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Phase Transitions in Confined Colloidal Suspensions

Geometrical confinement has long been known to influence even qualitative aspects of materials' phase behavior [1]. Freezing point suppression in fluid-filled pores [2] and crystallization of confined fluids under shear [3] are examples with ramifications for practical applications such as catalysis and lubrication. Often, the microscopic mechanisms by which geometrical confinement affects phase behavior are not accessible to direct observation. Our understanding of phase transformations, furthermore, is not yet complete even for unconfined systems. Charge-stabilized colloidal suspensions provide one instance of a system whose structural phases are strongly influenced by confinement and yet whose structure and dynamics can be analyzed with `atomic' resolution using optical microscopy.

The charge-stabilized colloid in this study consists of 0.3250.005 m diameter polystyrene spheres suspended in water. Each sphere has a large number of ionizable groups chemically bonded to its surface which dissociate when the spheres are dispersed in water. The resulting surface charge engenders mutual repulsions among the spheres which are moderated by the counterions in solution. This electrostatic interaction stabilizes the suspension against flocculation driven by van der Waals attractions. The most widely accepted theory describing the pair-wise interaction between colloidal microspheres was formulated almost 50 years ago by Derjaguin, Landau, Verwey, and Overbeek (DLVO) [4]. In addition to the electrostatic interaction, the full form of the DLVO potential includes contributions from both van der Waals and hydrodynamic forces. These, however, play a relatively minor role in the behavior of highly charged colloid in suspensions of low ionic strength such as the ones we discuss below. In the limit that the Poisson-Boltzmann equation for the distribution of counterions can be linearized and under the assumption that the charge on a sphere is fixed at Z, the dominant electrostatic contribution to the DLVO potential has the form [4]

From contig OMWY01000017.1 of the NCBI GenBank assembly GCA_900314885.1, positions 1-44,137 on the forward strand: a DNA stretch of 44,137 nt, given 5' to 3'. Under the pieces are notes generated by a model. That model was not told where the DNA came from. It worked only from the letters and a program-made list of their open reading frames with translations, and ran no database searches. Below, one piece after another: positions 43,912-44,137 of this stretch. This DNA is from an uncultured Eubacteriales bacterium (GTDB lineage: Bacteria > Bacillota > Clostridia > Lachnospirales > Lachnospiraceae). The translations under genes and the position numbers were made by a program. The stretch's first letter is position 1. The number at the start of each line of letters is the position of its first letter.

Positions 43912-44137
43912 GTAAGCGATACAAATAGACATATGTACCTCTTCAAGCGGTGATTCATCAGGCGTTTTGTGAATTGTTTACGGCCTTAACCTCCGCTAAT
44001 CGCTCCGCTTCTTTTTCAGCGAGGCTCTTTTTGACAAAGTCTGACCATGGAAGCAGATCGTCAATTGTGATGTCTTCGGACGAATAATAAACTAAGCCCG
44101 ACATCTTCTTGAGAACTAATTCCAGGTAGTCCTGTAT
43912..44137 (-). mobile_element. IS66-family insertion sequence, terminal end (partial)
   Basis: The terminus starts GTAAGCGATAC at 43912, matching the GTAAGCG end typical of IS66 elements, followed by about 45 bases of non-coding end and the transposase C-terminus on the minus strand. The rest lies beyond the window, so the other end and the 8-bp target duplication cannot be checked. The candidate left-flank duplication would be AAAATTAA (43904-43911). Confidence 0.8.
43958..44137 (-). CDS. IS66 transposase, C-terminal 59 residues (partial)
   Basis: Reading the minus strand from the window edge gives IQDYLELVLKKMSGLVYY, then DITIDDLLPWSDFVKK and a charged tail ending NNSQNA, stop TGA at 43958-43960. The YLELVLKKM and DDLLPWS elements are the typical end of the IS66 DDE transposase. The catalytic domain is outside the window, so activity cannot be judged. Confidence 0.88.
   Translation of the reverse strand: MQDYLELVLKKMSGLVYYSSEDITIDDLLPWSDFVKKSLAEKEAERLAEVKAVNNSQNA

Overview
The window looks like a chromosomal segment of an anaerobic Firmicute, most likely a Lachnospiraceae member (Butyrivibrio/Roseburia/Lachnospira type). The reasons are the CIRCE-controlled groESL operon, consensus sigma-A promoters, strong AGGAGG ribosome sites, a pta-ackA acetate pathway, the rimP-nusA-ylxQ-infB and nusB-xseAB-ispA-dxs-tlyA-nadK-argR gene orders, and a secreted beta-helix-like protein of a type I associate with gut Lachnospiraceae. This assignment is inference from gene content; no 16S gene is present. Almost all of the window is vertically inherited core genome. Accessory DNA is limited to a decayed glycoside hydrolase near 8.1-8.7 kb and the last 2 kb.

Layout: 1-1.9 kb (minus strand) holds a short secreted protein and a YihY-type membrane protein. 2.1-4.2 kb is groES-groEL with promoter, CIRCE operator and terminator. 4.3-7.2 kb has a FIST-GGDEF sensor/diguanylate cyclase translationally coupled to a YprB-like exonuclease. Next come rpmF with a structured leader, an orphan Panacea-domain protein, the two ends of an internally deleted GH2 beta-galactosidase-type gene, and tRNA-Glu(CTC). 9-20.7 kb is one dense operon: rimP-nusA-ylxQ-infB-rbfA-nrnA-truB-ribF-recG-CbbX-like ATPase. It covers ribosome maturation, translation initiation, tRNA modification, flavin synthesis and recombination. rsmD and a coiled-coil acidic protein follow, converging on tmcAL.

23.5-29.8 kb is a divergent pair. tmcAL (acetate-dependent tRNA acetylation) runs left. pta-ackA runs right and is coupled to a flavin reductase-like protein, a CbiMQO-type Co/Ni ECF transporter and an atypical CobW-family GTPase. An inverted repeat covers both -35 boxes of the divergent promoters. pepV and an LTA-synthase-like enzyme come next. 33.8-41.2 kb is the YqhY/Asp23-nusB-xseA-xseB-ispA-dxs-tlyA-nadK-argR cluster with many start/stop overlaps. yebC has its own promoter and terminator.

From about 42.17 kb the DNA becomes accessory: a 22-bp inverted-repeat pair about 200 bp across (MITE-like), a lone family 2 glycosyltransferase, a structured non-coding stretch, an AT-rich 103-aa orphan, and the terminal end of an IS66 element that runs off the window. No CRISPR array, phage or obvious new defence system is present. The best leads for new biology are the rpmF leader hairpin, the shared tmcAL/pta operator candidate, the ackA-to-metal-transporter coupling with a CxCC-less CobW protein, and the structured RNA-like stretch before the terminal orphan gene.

Here r is the center-to-center separation between spheres of radius a, is the Debye-Hückel screening length which measures the range of electrostatic interactions in an electrolyte of z-valent counterions at concentration n, and is the dielectric constant of the water. Eqn. (1) resembles a Yukawa repulsion, with the term in brackets accounting for exclusion of counterions from the spheres' interiors.

The pairwise interaction between colloidal microspheres has been measured directly only very recently. Measurements on colloidal polystyrene spheres [5,6] and ferrofluid emulsion droplets [7] find excellent agreement with eqn. (1) at least in the strongly interacting limit. The single-sphere charges extracted from these and related neutron-scattering experiments on micellar suspensions [8] are orders of magnitude smaller than their titratable charges [9]. This large discrepancy is consistent with a recently proposed charge renormalization theory [10] which relates a sphere's effective charge to its size as